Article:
Six Reasons College Students Should Read Shel Silverstein

“Come, Boy, sit down. Sit down and rest./ And the boy did./ And the tree was happy.” (Silverstein, The Giving Tree) Fifth year architecture student Jordan Snittjer enjoys a Silverstein classic.
Photo by Noemi Gonzalez

Are you in a hurry to grow up and take responsibility of your life, but also constantly yearn for those simpler years of daily naps and crayons? I can relate.

I am perpetually 6-years-old. Sure, I speak and act like your average, stressed and overworked university student with too many obligations, yet six out of ten times you will still find me curled up with a so-called children’s book.

Five out of six times it will be Shel Silverstein.

As the author of classic children’s stories and poems such as Where the Sidewalk Ends, The Giving Tree and Falling Up, Silverstein’s writing can connect to people across all age groups.

Countless times I’ve wondered what is at the end of the sidewalk, what will happen to the boy and the tree, and how I could possibly use Peggy Ann McKay’s endless excuses to justify not going to class.

And whether you know it or not, so have you.

We all like to pretend we’re too cool to read a two-stanza poem about a bitten apple or an exposition about a bargain store selling junk.

But don’t fret about burying yourself forever in the symbolism of Crime and Punishment — it is socially acceptable to enjoy verse with fictional words and unimaginable situations.

Here are six ways Silverstein can relate to the pressures of your busy, university lifestyle.

They will aid you with literary analysis

It happens every semester. An intimidating instructor assigns a text and we must identify the symbolism, metaphors, foreshadowing and diction within. How many times can the color yellow symbolize sickness, anyway?

Instead of succumbing to the traditional analysis from English literature class, you can find the underlying messages in Silverstein’s writing.

What did Jimmy-Jack-John really look for in the dawn? Why did the tree still give to the boy? What did that illustration of “Masks” really mean in regards to society?

After you’ve read  stump your teacher by asking them the symbolism behind a flashing blue traffic light with orange and lavender spots. Gain a greater sense of literary dissection that you can brag about after graduation.

Some of the poems and stories will send a chill down your back.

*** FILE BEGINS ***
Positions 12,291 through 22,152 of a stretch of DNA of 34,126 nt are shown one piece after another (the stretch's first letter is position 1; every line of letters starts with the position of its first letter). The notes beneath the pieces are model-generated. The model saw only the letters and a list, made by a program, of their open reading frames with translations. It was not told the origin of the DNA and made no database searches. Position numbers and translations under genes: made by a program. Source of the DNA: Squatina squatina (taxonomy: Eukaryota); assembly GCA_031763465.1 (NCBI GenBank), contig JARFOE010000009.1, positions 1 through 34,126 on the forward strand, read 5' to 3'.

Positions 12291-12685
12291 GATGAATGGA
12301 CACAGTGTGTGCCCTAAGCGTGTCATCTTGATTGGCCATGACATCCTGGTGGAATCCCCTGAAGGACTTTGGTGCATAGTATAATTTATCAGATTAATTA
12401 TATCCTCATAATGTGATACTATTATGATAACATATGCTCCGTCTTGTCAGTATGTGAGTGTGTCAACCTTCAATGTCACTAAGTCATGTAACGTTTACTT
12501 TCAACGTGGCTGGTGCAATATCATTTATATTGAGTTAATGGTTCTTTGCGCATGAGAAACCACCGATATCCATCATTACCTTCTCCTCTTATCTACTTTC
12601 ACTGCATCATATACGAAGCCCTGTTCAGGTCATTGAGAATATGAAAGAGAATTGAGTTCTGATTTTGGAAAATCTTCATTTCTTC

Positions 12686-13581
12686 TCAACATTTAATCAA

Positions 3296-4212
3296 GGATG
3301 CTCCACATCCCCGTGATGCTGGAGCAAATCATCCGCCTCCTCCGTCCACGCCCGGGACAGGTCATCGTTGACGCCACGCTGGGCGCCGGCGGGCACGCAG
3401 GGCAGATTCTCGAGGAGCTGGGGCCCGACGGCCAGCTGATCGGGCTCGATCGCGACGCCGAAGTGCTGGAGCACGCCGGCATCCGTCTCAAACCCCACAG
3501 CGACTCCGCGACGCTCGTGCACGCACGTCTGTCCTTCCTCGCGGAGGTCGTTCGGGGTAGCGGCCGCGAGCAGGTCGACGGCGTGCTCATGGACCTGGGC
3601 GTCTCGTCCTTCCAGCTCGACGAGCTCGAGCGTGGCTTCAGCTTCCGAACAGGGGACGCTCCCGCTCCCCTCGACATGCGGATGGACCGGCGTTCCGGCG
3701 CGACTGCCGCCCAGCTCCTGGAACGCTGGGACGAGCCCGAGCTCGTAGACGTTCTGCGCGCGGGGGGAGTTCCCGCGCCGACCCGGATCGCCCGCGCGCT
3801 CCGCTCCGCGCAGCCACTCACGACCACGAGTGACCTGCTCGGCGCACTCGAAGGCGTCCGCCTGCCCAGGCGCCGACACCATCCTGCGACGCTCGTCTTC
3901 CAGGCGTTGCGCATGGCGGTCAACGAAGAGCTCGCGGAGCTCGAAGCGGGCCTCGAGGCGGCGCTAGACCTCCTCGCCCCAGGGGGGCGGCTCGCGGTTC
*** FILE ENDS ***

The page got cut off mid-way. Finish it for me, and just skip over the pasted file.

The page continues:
Illustration by Fidel Fadel

They will scare you into horrific paralysis

No, Silverstein’s poems aren’t Paranormal Activity worthy. They don’t talk about exorcisms or zombies crawling out of TVs.

But many of them possess a creepy edge that leaves you uncomfortably squeamish. While you try to convince yourself they are fictional, can you be sure there’s not some monster lurking in your plumbing? If you traveled somewhere, would you be the first one eaten by the native cannibals.

As Halloween approaches, consider using something from Silverstein. You’re friends will raise their eyebrows and ask, “Did he really write that?”

You will drop your Smashburger when you discover the girl who fell into the hamburger grinder and was served hot and fresh to her town. You will stop in your tracks when you uncover the train engineer who died when he tangled his mustache in the train wheels.

And if those terrifying tales aren’t enough, the illustrations will validate Silverstein’s location in the disturbing department. Imagine a boy with a snake entering one end and exiting the other, or another boy with carrots for eyes. And then there’s “Hand Land,” where arms emerge from the ground like something from a bad zombie apocalypse movie.

For some reason, college kids crave the terrifying and disturbing. Now, I’m all for Dean Koontz and Stephen King. But if you don’t have the patience to read an entire book, or the nerves to sit through The House at the End of the Street, I’m sure these will suffice.

They will relieve the stressful days

You have a ten-page paper, two quizzes, a 50-question exam and sociology notes all due tomorrow. But once all is completed, the stress still bounces throughout your brain and chest.